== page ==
Suburban Soliloquy

138. Another Spring

The forsythia and cherry trees are in bloom in Trenton along the Delaware River, I notice the  fleeting beauty during my commute. Seventy miles away in the Bronx  where I was born, it will soon be warm enough for the old people to come out of their hives and cross Bronx Park East, to take their posts at the benches on the far side, along the park. They must be different old people by now and not the ones I remember from fifty-five years ago.

The old people come out of their winter shelters. The old people talk about their health. “If you’ve got your health, you’ve got everything.” But the old people are really talking about their lack of health. On park benches, across Formica tables in diners, while playing mahjong or dominos, they seem to compete with stories for the worst. The winners are the least lucky
or if you are too healthy, then it is necessary to win vicariously by knowing someone with dicier health.

I don’t want to grow that type of old. I don’t want to join the crowd at the early dinner special to discuss the latest upset with my bowels. It’s not to say my joints don’t ache and my digestion isn’t haphazard, but I want to defy this practice of others who share their doctor’s advice while listing the minutiae of their decay. I’m decaying too – enough said.

When did it happen? I suddenly have friends who wish to bore me with their medical histories. Sure, it’s polite to ask, but is it polite to answer at length? Better to provide the quickest of summaries and then move on. What became of the “big” questions we asked each other in high school and college? Do you believe in god? Are you afraid of death? Is there a purpose to life? What is consciousness? How do thoughts move muscles and what moves thoughts? And while we’re on the subject of movement, would you rather drive a Lamborghini or a Ferrari? Did all those questions get answered? Have the answers remained the same after forty years of living?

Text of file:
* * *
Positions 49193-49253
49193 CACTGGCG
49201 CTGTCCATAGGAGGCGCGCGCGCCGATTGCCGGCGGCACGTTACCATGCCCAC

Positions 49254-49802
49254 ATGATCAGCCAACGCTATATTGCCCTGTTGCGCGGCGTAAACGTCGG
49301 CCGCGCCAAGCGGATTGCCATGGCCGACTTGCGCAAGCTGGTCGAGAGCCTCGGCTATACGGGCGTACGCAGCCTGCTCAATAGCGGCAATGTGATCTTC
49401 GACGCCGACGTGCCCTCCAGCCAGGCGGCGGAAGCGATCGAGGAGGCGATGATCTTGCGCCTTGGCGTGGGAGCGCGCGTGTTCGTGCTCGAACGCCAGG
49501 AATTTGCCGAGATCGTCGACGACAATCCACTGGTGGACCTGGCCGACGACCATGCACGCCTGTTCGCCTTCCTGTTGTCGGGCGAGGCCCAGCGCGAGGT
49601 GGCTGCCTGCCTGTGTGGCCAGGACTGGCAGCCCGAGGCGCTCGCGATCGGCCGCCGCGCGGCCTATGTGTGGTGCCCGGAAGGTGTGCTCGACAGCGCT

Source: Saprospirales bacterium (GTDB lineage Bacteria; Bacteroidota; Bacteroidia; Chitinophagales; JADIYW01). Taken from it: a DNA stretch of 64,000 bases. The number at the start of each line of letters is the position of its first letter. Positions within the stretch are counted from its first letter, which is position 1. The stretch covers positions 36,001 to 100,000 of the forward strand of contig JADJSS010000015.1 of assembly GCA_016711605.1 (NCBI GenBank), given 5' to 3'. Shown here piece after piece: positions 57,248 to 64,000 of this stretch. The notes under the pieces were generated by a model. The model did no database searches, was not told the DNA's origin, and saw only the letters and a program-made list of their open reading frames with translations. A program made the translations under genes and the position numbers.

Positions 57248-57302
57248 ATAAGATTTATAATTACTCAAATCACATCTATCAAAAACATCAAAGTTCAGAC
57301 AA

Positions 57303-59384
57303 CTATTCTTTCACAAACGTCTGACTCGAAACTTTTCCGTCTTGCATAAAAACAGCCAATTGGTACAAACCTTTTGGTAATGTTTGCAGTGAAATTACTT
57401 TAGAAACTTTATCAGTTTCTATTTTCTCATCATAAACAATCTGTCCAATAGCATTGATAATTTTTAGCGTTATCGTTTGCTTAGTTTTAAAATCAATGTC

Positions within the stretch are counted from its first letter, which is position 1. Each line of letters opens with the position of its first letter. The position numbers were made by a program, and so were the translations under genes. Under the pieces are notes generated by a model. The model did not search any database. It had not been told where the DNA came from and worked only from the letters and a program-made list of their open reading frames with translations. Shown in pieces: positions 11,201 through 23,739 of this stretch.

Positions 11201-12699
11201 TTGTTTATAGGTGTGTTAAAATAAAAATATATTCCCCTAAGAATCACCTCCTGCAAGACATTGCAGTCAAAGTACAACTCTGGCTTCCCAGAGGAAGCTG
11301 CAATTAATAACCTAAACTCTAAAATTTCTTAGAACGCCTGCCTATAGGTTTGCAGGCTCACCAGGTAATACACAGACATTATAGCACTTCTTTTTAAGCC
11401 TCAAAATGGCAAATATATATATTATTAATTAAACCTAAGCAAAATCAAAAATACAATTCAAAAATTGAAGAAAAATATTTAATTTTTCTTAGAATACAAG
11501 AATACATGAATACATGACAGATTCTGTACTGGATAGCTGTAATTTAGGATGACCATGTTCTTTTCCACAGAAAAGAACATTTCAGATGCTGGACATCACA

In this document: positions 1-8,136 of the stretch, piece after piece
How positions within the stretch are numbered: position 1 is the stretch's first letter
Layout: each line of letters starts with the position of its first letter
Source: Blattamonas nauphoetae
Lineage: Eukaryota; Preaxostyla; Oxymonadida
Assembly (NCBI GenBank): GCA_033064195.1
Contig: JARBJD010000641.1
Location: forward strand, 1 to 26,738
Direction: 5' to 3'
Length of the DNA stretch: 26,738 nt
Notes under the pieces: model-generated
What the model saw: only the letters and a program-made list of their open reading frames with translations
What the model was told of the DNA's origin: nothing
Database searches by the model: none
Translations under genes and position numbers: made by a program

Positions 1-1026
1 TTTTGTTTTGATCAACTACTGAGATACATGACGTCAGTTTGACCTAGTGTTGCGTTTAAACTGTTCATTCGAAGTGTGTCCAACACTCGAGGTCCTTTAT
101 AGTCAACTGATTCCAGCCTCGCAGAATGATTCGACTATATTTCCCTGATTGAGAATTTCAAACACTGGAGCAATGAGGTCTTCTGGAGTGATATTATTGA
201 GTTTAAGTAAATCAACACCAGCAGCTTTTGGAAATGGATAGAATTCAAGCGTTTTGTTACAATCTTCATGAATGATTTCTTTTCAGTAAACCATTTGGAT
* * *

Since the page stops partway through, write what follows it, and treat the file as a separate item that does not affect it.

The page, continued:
We abandon the big questions to balance our checkbooks, read the instructions for the microwave, dehose our computers after the latest update, paint the shutters, complain that the car isn’t repaired yet, or argue with the wrong department at the insurance company about bills they were supposed to pay. Calm down. Have a beer and some starchy treat. Watch TV. Don’t think about the pain in your back, the pressure in your belly, or the frequency with which you need to visit the lavatory – when is that next damn commercial?

Do the numbers of bottles in your medicine cabinet seem to reproduce like rabbits? Don’t tell me about it. Maybe you have more than me, maybe you don’t. I don’t need an inventory and evaluation as to the effectiveness of each. Why do we allow ourselves to be defined by our medical problems?

I admire the old stoics. I don’t imagine they are any healthier than me. Still, they are too courteous to talk about what ails them. Perhaps they’ll give you the gist, but will go to great lengths not to bore you. They persist in living interesting lives with the insolence of things that grow, because, let’s face it, the universe is trying to kill us.

In our own solar system and for light-years around the only available real estate has been this thin ribbon of soil, water and haze that wraps our planet. A short distance below our feet molten magma flows and not far above our heads hangs the cold vacuum of space. The two are always trying to squeeze us out of existence. If just a nearby star should sneeze, we’d be a cinder. A mere galactic ripple would sink us. My friends, we live by the consent of geology and astrophysics. Our niche is a momentary calm in the universe that disregards us. We are one brief sparkle on a wave crashing the beach, so don’t bother me with your arthritis or allergies. It isn’t that we should live in denial of our situation, only that we should do our best to live in defiance.

his essay is the most recent in a series of regular reports from the life and times of Mr Bentzman. If you've any
comments or suggestions,
the writer would be pleased to hear from you.
Mr Bentzman's collection of poems, "Atheist Grace" is available from Amazon,
as are "The Short Stories of B.H.Bentzman"